In House with Nightwood Editions for Indigenous History Month
Our Indigenous History Month celebration continues with Nightwood Editions, a BC-based press known for their exceptional roster of authors including some of Canada’s emerging and seasoned Indigenous writers. Learn more about Nightwood and check out some of their recently published Indigenous-authored books.
Nightwood Editions has been around, in one form or another, since 1963, when bill bissett founded blewointmentpress and began publishing mimeographed magazines of experimental poetry. It has been through various owners and names, and is currently run from the Sunshine Coast of B.C.Nightwood’s mandate is to publish dynamic, necessary voices in new Canadian literature, whether fiction, memoir or poetry. These voices include, consistently, some to the best emerging—and seasoned—Indigenous voices. Here are some of the Indigenous-authored books that we have published in the past year.
Tara Gereaux’s novel, set in small-town Saskatchewan in the ’90s, dissects themes of Métis identity, female identity and motherhood, aging and regret, and finally, acceptance. The tragic event that sets off a chain of change with each of the characters is a result of the difficulty in accessing gender-affirming supports in Canada–and specifically in rural areas. The author is donating 10% of her proceeds to a local non-profit agency or agencies that provide this crucial service to transgender or gender-diverse individuals.
Photo credit Peter Arkell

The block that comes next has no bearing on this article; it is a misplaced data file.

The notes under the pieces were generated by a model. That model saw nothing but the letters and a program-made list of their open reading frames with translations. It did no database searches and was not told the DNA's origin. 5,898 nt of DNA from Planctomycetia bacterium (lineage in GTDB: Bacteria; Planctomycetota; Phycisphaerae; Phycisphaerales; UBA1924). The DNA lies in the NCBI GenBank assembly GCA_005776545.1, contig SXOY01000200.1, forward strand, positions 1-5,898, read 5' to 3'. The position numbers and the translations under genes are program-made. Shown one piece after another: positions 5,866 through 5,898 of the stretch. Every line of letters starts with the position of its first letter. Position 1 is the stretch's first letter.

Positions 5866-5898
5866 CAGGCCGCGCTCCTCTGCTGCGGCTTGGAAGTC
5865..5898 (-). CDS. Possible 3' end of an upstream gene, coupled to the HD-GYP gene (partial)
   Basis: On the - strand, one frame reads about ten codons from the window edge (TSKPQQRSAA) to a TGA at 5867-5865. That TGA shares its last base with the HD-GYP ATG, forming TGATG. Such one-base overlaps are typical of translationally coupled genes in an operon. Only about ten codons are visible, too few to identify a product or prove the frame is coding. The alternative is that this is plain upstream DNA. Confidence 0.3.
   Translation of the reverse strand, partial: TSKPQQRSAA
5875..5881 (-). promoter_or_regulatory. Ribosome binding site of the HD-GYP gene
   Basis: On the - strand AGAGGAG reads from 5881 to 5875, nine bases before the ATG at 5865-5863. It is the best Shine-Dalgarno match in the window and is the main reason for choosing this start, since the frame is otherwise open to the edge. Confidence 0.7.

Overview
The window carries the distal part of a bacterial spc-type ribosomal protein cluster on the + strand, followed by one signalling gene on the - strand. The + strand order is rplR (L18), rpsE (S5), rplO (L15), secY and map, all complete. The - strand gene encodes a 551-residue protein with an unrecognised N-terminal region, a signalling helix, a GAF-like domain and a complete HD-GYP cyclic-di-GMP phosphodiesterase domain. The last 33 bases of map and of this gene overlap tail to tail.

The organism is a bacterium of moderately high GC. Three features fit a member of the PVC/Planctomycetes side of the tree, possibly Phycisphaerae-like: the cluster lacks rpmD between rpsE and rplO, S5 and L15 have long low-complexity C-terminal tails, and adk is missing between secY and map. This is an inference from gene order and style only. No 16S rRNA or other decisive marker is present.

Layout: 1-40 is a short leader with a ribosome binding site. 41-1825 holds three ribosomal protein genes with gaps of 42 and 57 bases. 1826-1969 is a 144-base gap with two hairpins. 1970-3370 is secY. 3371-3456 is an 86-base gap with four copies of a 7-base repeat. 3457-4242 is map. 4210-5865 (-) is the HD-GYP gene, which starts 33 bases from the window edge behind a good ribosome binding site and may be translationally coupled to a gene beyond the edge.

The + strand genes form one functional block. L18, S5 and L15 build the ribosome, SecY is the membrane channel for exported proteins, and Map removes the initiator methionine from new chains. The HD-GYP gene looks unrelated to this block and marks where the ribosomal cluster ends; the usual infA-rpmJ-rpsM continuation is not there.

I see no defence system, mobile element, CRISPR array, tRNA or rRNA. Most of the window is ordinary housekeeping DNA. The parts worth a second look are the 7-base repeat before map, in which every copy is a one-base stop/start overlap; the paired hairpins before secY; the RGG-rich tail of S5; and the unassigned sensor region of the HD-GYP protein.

Joseph Dandurand was recently shortlisted for the Griffin Poetry Prize, one of the most prestigious literary prizes in the country, as well as the Dorothy Livesay Poetry Prize. The winner will be announced on June 23. The East Side of It All is a collection about a broken man in Vancouver’s Downtown East Side who finally accepts his storytelling gift. Photo credit Divya Nanray
This collection of poetry and prose about Indigeneity and queerness has had a lot of award recognition recently, including being shortlisted for the 2021 Indigenous Voices Award and a ReLit Award. jaye simpson was also shortlisted for a 2021 Dayne Ogilvie Prize for LGBTQ2S+ Emerging Writers.Photo credit Conor McNally
These are poems concerned with notions of home and the quotidian attachments we feel to them. Even in an area such as Treaty Eight (northern Alberta), a geography decimated by resource extraction and development, people are creating, living, laughing, surviving and flourishing—or at least attempting to.
Photo credit Kayla MacInnis
A debut collection, these poems consider the various ways we undo, inherit, reclaim and (re)learn. Boan’s poems emphasize sound and breath. They tell stories of meeting family, of experiencing love and heartbreak, and of learning new ways to express and understand the world around her through nêhiyawêwin.
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Thanks to Annie at Nightwood Editions for sharing this great roundup of books with us!